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Sounds from seeing silent motion: Are they real, who hears them, and what looks loudest?, Dr Elliot Freeman, City University

Venue: Birkbeck Main Building, Malet Street

Sounds from seeing silent motion: Are they real, who hears them, and what looks loudest?

I have been investigating a little-known but highly prevalent form of synaesthesia, which I myself experience all the time: I can hear things I see moving. I get an auditory 'shhh' sensation when I see people walking, shop displays flashing, in fact anything that moves or suddenly changes in my visual field. I have used psychophysics, brain stimulation, and a large-scale survey to explore the following questions, and here are some short answers.

(1) Do others have this ability too? Yes, up to 1 in 5 people admit to having visual-evoked auditory sensations. They perform better when using these sounds to remember sequences of flashes, but perform worse when sounds evoked by flashes interfere with detection of real sounds.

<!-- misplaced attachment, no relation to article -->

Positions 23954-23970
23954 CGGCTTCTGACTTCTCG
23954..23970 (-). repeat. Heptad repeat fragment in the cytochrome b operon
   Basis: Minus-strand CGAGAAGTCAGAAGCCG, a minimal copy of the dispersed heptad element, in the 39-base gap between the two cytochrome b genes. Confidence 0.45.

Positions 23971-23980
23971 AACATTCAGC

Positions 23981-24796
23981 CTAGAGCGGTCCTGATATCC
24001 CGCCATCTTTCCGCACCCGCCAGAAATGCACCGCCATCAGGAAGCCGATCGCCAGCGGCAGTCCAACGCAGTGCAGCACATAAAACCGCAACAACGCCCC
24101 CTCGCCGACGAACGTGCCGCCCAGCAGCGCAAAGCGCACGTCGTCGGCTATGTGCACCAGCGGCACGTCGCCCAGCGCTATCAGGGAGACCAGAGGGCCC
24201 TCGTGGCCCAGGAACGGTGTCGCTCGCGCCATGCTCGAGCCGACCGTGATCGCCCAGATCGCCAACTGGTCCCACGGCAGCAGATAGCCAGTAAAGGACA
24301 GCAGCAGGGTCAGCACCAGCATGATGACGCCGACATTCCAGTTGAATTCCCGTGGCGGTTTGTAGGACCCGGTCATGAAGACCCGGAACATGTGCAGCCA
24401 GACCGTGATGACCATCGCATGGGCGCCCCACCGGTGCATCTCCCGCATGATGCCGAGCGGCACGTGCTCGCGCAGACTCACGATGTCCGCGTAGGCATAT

(2) What looks loudest? In an internet survey, >4000 individuals rated the sounds evoked by silent movies. Ratings were highest for movies depicting predictable sounds, e.g. collisions, but independently for movies containing abstract motion energy, regardless of meaning. This suggests both high-level and low-level routes for mapping visual motion to sound.

(3) Does it correlate with other traits or abilities? Among other things, ratings correlated with frequency of musical imagery, and the opposite phenomenon of auditory-evoked flashes (while dozing). This suggests increased sensory excitability (or reduced inhibition) as a possible aetiology.

(4) Does my brain work differently? A brain stimulation study suggests that people who hear flashes use their auditory and visual cortices in cooperation to perform a sequence discrimination task, while for others vision and audition compete.

Altogether my results that there is a spectrum of sensitivity to visual-evoked auditory sensations, with high prevalence, and it may depend on systemic physiological variables such as inhibition, rather than anatomical differences often proposed for other rarer kinds of synaesthesia.